Who has the biggest control over nutrition in the family home?  It is the person that buys the groceries, prepares the food, and important - the size of the plate that the food is served on.  A family that eats off of a 9-inch plate will consume fewer calories than the family that eats off the standard 11/12-inch plate.  Change the plate size at home and you will reduce obesity.  Changing the environment is the 'easy' button to influence vital behaviors that deliver the desired result.

Mat side weigh-in is not perfect, however, it is the practical solution to next-level positive outcomes.  Mat side weigh-in skips the need to educate and motivate the wrestler, parent, coach, and peer.  It delivers behavior change within 1 year, and the education/motivation will make it even better.

Who are the people in power....the coaches and the parents!!  You proved it by your "case study".  Who changes the size of the plates?  Who makes the dinners?  Who buys the groceries?  THE PARENTS!  Then you turn around and literally said we should skip the need to educate and motivate the very PEOPLE that control the overall situation...how can you think is feasible, yet even plausible?  Should we all just be mindless drones that "the people in power" will tell us to eat certain foods on certain size plates??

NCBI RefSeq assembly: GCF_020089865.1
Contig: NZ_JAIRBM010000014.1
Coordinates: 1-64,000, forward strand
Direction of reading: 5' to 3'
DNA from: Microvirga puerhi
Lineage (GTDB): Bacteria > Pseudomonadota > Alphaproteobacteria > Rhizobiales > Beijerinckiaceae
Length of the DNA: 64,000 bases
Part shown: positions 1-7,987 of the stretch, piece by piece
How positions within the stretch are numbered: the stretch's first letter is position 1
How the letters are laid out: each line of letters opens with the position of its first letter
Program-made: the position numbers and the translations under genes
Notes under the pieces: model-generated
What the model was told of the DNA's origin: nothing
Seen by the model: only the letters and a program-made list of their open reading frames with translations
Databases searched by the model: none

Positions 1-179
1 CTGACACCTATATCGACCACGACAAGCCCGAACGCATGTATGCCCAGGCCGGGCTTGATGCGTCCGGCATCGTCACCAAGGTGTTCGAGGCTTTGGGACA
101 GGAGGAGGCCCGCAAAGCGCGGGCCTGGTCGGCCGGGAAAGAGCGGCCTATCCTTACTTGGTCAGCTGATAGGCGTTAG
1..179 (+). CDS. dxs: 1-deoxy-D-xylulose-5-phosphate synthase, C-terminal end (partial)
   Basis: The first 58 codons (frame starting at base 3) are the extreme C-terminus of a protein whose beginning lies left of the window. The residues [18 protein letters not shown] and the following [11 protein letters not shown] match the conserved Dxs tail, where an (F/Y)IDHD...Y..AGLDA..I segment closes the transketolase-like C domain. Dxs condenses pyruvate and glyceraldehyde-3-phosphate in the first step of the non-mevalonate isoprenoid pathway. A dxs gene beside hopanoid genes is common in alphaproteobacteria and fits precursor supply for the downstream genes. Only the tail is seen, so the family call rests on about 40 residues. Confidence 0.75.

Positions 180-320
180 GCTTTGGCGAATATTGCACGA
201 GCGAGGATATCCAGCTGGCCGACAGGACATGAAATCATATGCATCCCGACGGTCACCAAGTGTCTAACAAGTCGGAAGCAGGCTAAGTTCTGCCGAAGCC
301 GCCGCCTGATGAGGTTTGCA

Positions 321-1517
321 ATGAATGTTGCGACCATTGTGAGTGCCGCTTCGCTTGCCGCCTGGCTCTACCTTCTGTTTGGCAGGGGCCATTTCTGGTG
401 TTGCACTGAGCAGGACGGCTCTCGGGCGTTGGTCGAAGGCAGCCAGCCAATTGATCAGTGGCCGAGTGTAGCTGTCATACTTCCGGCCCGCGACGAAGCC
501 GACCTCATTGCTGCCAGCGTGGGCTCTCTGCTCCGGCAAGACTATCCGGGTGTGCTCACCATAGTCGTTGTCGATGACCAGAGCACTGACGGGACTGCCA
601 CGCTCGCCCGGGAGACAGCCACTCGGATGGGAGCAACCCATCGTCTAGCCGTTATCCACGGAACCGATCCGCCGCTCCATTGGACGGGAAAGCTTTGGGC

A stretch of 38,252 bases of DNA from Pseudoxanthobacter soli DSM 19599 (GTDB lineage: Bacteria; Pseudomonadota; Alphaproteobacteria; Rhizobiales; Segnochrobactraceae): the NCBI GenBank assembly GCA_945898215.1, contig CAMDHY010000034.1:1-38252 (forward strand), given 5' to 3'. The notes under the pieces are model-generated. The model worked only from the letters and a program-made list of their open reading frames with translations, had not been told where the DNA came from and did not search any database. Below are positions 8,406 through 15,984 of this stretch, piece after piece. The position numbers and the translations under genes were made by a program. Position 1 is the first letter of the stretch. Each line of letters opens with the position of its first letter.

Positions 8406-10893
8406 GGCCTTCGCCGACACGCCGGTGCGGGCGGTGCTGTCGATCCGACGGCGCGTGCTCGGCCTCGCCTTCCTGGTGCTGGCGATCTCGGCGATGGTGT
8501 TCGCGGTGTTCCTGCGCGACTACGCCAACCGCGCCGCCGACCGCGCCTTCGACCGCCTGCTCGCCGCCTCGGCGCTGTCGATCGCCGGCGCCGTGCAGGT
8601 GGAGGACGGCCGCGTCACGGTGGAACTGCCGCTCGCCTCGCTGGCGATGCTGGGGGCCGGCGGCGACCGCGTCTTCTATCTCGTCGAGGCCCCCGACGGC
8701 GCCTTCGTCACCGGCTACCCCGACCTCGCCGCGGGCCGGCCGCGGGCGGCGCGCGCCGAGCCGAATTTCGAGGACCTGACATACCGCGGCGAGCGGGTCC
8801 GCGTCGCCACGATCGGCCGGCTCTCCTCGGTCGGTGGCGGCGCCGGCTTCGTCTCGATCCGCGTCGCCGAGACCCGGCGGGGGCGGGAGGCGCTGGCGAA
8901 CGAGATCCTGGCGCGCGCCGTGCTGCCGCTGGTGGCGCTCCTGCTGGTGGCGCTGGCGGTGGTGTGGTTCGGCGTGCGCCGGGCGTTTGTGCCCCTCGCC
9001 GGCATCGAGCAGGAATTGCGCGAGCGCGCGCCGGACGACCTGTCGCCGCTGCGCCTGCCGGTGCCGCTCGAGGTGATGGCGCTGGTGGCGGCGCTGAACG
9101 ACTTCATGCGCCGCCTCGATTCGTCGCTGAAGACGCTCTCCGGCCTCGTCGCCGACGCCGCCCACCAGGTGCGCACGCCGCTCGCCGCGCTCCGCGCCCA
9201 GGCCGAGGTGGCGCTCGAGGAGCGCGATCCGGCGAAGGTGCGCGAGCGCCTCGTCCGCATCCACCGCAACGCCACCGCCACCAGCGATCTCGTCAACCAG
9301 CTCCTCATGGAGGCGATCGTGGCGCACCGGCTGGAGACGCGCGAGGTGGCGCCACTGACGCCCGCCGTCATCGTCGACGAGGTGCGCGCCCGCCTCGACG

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15 minutes ago, dman115 said:

A wrestler should never be above their weight class when wrestling...and by allowing that to happen, it is the root cause of extreme weight cutting?  Come one man...seriously...SMH!!!  Ugh...

I think we should also control what our kids eat and drink and how much they consume of each.  They shall not ever deviate from the diet prescribed to them.  And maintaining an exact weight at all times with zero fluctuation is mandatory, or thow shall not wrestle. 

With this line of thinking wouldn't it just be easier and better for the KIDS to just say hey, what ever weight you weigh, you are going to wrestle one weight class above...there problem fixed...thanks jross...and actually if you would have just said that, it may have been a little more palatable then what you wrote...good God man...

Close.  Take the top end of the daily weight fluctuation, and wrestle within that weight class.  Nobody is going to stop a wrestler from choosing to wrestle at a lighter weight, but they will need to accept the consequences of their weight mismanagement.  If they miss weight, it is a forfeit.